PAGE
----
Bob quickly and gruffly pulled Gus back to him. Gus’ tail lowered, his ears went back as he softly whined. Bob remarked, “See, he’s really a baby at heart, but don’t try to pet him. He bit my best friend a couple of weeks ago. That’s why you’re here.”

About that time Gus turned his attention to Sue, jumped up with his two front paws on her lap and began to lick her face. Bob pulled him down and Gus rolled on his side.


Here’s what was very apparent


Gus was being cleverly submissive with Bob.
Gus was dominant with Sue—- and don’t forget,
Gus had made an aggressive threat to me – the intruder.

Because Bob and Sue are not giving Gus consistent structure within the pack dynamics, Gus is getting confused about who is controlling the relationship.

So Gus began to try his best to take control of his owner’s activities with almost artful manipulation.

No Owner Control

That’s only part of it. Much more was lacking in Gus’s life.

Let’s take a look


No consistent obedience training
Free feeding dog food with cheap carbohydrates
Lot’s of lap time while Mom and Dad watch television at night
Not enough dog walks or “healthy interaction” via games of fetch, etc.
In the back yard all day while they are at work (allows Gus to rehearse territorial aggression by barking at mailman and others passing by.)

Along with the concerning and growing aggressive threats towards outsiders, I also saw that Gus had some dependency issues noted by his licking Sue (care seeking attention) – possibly carried over from his time with his litter mates.

A Solid Foundation is Critical

Gus’s story is why it is so critical to develop a solid foundation with your puppy or dog. Without this critical foundation, Gus is struggling to satisfy a need to function as part of their pack. His way of doing this is to begin controlling the pack. Without a strong foundation providing clear guidelines, Gus does not have any way to function as a part of the family or pack.

Gus is also over-dependent on Bob and Sue’s affection towards him. He cannot be left alone without problems nor can Gus tolerate visitors as they interfere with his interactions with the family.

He considers the family – Bob, Sue and their daughter his property which he does not want to share with anyone.

Sue confessed later in the lesson that it was also difficult to talk on the phone because Gus barks constantly for her attention.


Ground Rules for Great Dogs

It was clear to me what to recommend – Ground Rules for Great Dogs. Gus desperately needs a way to function in and for the pack. Ground Rules will provide him with the following:

Consistent rules to follow
Boundaries to respect and,
Expectations of what to do and when to do it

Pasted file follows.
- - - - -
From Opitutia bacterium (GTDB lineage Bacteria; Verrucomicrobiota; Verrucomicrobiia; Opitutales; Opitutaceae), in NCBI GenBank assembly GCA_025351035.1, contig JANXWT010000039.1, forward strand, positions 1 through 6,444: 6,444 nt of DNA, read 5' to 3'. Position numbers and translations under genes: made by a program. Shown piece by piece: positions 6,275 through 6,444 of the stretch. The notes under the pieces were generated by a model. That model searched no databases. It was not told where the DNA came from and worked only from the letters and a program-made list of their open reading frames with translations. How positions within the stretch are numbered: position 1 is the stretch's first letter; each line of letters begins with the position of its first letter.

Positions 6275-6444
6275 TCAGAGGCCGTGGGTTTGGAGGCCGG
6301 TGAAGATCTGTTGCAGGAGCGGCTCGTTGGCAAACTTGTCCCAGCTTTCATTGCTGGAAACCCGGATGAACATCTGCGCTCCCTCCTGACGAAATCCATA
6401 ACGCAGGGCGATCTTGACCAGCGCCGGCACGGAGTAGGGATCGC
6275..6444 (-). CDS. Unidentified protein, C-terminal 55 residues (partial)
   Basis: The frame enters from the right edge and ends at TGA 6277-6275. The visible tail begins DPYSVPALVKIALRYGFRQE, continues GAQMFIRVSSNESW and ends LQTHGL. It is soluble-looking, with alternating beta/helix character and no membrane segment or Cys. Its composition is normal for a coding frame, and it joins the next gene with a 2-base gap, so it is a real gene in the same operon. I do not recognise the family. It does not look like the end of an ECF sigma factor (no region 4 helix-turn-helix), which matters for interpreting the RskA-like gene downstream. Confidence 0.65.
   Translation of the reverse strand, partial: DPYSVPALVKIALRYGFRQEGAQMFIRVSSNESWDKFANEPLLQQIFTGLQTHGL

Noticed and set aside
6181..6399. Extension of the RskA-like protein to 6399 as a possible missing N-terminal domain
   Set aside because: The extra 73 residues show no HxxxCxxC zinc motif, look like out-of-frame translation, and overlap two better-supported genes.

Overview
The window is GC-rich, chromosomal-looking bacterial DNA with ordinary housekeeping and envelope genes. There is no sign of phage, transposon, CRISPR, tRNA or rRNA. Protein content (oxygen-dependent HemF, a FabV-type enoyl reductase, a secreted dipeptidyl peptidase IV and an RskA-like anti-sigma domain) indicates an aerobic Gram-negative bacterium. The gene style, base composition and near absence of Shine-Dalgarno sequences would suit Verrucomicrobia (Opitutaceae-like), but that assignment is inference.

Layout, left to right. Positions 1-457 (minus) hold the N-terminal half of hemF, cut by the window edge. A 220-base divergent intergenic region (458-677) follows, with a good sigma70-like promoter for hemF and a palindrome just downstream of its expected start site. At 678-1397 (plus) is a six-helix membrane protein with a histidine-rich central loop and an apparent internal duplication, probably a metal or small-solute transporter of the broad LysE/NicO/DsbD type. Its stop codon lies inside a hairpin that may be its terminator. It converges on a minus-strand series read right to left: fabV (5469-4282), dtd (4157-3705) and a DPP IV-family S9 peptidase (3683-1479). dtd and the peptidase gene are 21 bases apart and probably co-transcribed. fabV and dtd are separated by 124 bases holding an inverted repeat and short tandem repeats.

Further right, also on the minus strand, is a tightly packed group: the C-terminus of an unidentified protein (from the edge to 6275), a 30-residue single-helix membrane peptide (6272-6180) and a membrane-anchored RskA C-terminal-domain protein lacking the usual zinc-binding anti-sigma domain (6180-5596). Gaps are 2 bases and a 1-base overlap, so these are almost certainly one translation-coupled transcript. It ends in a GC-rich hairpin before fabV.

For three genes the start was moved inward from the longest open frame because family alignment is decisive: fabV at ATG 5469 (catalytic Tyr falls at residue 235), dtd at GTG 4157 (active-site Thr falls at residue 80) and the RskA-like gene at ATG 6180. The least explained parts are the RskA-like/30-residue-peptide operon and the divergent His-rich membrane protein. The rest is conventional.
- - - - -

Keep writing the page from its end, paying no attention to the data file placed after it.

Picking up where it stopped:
I pointed out to Bob and Sue that they have had, all along, the capability of “controlling” all the elements that have caused all of their problems with Gus – his food, your personal space, love and affection, activities and more.

It is time for them to re-take control by providing Gus a road map to success on how to function within the pack. I told them to take their time and enjoy the ride. Don’t focus so much on the outcome. Focus on the journey with Gus and his understanding of your relationship with him – more importantly, understanding his new role.

What Do You Think? Let us know your thoughts on today’s issue by commenting below and remember “Sharing is Caring.


“Together, We Can Raise a Happy and Obedient Dog”

Jim Burwell, professional dog trainer for 25+ years, has a profound understanding of dog behavior and the many things, we as humans, do that influence that behavior – good or bad. Jim has the ability to not only steer dogs and puppies down the right path but to also train the owners to understand their part in having a great dog.  

Dog Bites Reporter

Dog Bites Reporter. Who’s at Fault?

I caught a minute of the news mid-week and learned of a terrible accident involving a Colorado news anchor that was bitten in the face by an 85 lb. Argentine Mastiff. It happened during an interview with the dog’s owner and the firefighter who rescued the dog from an ice pond. If you have not seen the news spot, click here.


Dog Bites Reporter


Last week, when this happened, I posted it on my Facebook page and asked folks what they thought the reporter did that put this dog in a no-win situation.  Lots of folks gave pretty good answers on what the reporter did, but not many were able to tell me what signals the dog gave that were a clear message to the reporter to back off.

It is disheartening to see that even today, so many people – adults and kids alike – assume that all dogs want to be hugged, petted, kissed and are okay with this kind of behavior by humans. If there was one extremely clear message to the contrary, this unfortunate accident in Colorado spelled it out with no if’s, and’s or but’s.

Let’s take a quick look at what happened to create this terrible incident. Are you aware of what mistakes did the news anchor lady make with the Argentine Mastiff resulting in a bite to her face?


 Here’s a short list that I noticed just with the short clip aired by that station

  1. She didn’t know the dog
  2. She didn’t read the dog’s body language signals – warning signs that he was stressed
  3. She got on her Knees with the dog cornering him between her and his owner